The overall diets with and without cashews were designed to be isocaloric based on calculations of energy content of the foods provided. Body weight was monitored daily to confirm that subjects remained at weight maintenance. For four subjects, changes in body weight were observed during the first weeks of the study, leading to small adjustments in their energy intake to achieve weight stability. As a result, mean total gross energy intake for the study cohort was slightly greater during the Base+Cashew Diet period than during the Base Control Diet period. Despite this small difference in gross energy intake, body weight was not different at the end of the two treatment periods. Moreover, the method for determining the metabolizable energy of cashews accounts for the differences in gross energy intake and fecal and urinary output between the two treatment periods.
Previous studies in our laboratory demonstrated that for almonds and walnuts, the difference between predicted and measured metabolizable (available) energy is 20 to 25% [2
], whereas for pistachios [1
], the difference is about 5%. Furthermore, we have shown that the extent of processing of almonds affects their metabolizable energy content. Roasting and homogenizing almonds increases their metabolizable energy value [2
]. Roasting increases the brittleness of the nut, and mastication of these more brittle nuts results in smaller particles [2
]. These smaller particles have an increased surface area-to-volume ratio, and exposes the cell wall contents to digestive enzymes. Homogenizing (i.e., almond butter) also results in smaller particles and increased nutrient digestibility [2
]. The phenomenon occurring in these cases is that the cell wall, which is resistant to digestion, is being disrupted. Through this disruption of the cell wall, cellular contents, including fat vacuoles, are made available for small intestine enzymatic digestion.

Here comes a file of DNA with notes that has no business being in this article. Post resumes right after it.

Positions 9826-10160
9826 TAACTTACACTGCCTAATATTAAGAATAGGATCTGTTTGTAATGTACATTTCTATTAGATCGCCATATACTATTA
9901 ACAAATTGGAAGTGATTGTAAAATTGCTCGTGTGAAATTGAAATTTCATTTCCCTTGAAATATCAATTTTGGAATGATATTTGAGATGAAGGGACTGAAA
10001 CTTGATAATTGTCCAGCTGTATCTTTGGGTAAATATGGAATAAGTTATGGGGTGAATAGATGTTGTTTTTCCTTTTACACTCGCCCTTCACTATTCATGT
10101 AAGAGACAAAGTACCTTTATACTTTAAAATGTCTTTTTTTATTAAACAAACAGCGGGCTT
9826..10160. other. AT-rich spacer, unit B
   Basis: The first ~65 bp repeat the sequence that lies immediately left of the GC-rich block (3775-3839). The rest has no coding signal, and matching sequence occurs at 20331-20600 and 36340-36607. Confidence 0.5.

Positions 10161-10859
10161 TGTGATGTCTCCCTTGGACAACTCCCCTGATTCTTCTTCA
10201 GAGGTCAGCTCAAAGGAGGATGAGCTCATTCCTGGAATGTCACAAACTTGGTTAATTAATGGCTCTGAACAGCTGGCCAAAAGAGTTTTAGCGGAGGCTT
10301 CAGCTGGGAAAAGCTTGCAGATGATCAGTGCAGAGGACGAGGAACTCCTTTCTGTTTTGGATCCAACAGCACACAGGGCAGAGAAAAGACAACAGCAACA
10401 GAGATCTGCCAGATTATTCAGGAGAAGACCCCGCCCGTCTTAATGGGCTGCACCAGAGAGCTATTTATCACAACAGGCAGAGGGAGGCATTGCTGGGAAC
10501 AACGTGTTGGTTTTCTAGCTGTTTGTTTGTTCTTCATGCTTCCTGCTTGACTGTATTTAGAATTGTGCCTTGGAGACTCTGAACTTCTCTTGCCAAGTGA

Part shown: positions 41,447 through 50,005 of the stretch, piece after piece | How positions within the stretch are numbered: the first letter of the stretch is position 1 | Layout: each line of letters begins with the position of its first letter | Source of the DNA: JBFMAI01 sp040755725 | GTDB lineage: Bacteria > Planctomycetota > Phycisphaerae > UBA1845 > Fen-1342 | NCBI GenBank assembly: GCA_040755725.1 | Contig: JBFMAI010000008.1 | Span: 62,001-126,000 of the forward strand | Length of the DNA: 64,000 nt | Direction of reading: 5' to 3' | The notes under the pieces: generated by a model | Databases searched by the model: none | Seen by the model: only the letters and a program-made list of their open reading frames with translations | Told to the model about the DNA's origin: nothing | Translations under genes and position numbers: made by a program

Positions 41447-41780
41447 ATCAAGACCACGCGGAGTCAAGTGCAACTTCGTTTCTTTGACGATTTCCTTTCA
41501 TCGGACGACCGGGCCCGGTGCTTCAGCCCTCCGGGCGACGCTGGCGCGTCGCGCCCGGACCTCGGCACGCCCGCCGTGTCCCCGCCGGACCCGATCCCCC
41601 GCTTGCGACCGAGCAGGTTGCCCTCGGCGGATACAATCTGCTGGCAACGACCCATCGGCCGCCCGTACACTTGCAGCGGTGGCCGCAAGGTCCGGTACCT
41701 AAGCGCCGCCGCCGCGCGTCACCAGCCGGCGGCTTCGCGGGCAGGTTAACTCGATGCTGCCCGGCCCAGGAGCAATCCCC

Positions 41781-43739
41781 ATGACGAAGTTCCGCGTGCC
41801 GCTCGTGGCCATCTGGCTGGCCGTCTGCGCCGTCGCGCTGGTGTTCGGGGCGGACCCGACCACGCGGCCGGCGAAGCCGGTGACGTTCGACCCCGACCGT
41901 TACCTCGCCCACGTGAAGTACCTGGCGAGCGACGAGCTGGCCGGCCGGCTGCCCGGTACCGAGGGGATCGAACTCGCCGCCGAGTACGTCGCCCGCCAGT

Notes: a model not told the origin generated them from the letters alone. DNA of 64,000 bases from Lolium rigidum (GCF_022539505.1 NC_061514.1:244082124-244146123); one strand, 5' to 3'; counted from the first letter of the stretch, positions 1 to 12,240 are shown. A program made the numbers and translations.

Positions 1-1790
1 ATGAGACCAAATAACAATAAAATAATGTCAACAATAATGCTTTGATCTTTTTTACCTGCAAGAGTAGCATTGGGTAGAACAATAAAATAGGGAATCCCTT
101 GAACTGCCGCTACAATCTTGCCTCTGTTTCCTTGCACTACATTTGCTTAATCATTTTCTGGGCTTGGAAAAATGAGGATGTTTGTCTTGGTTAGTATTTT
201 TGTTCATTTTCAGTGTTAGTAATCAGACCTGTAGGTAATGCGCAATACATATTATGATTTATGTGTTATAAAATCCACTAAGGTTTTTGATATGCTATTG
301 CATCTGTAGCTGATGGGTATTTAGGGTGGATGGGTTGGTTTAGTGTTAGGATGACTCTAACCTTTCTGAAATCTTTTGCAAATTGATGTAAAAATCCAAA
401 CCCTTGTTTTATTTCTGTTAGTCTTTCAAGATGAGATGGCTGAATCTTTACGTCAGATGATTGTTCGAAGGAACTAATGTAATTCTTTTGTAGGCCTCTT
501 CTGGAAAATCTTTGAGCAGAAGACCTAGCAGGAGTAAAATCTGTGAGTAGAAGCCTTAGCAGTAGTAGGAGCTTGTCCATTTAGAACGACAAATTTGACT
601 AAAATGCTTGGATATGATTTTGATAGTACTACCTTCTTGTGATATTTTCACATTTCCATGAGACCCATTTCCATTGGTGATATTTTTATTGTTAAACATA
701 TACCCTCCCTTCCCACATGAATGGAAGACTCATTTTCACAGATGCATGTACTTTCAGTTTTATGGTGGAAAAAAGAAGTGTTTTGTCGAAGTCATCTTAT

The digestibility of the diet decreased when cashews were consumed as part of the menu. This reduction in diet digestibility by the addition of tree nuts was observed previously for almonds [2
], walnuts [4
], and pistachios [1
]. A previous study with almonds demonstrated that more lipid remained encapsulated within plant tissue for whole or diced almonds compared to almond butter, suggesting that digestion of almonds is limited by the plant structure [8
]. Lipid bioaccessibility is indirectly associated with tree nut particle size, as demonstrated by an in vitro model of duodenal lipolysis of almonds [17
]. It is likely that the same phenomenon occurs for other tree nuts, including cashews.
The impression of a calorically dense food can be an impediment to its consumption [18
]. In contrast, the demonstration that cashews provide less metabolizable energy than previously thought could remove a barrier to cashew consumption, opening the possibility of reaping health benefits from their consumption. One such health benefit is the provision of magnesium. Magnesium is a shortfall nutrient in the U.S. [10
], with approximately 50% of adults not meeting the Estimated Average Requirement (EAR) for magnesium [20
], and more than 70% of individuals in Spain not consuming adequate amounts of magnesium [11
]. Daily intake of a single serving of cashews per day would reduce the proportion of U.S. adults in the inadequate range from 56% to less than 25% for women and from 53% to less than 25% for men [16
]. Consumption of 1.5 servings of cashew nuts per day would reduce the percent of adults not getting enough magnesium to less than 5% for women and less than 10% for men [16
The strengths of this study are the highly controlled feeding using a paired-diet approach, adaptation to the diet prior to collecting the fecal and urine samples, and the length of the collection period. These factors minimize errors and improve the measurement of the metabolizable energy content. A limitation of this study is that only one dose of cashews was fed limiting insights into dose-effects. However, in previous research with almonds [3
], there was no difference in the metabolizable energy value of almonds when consumed daily as 42 g or 84 g. Additional research with cashews is needed to understand dose-effects.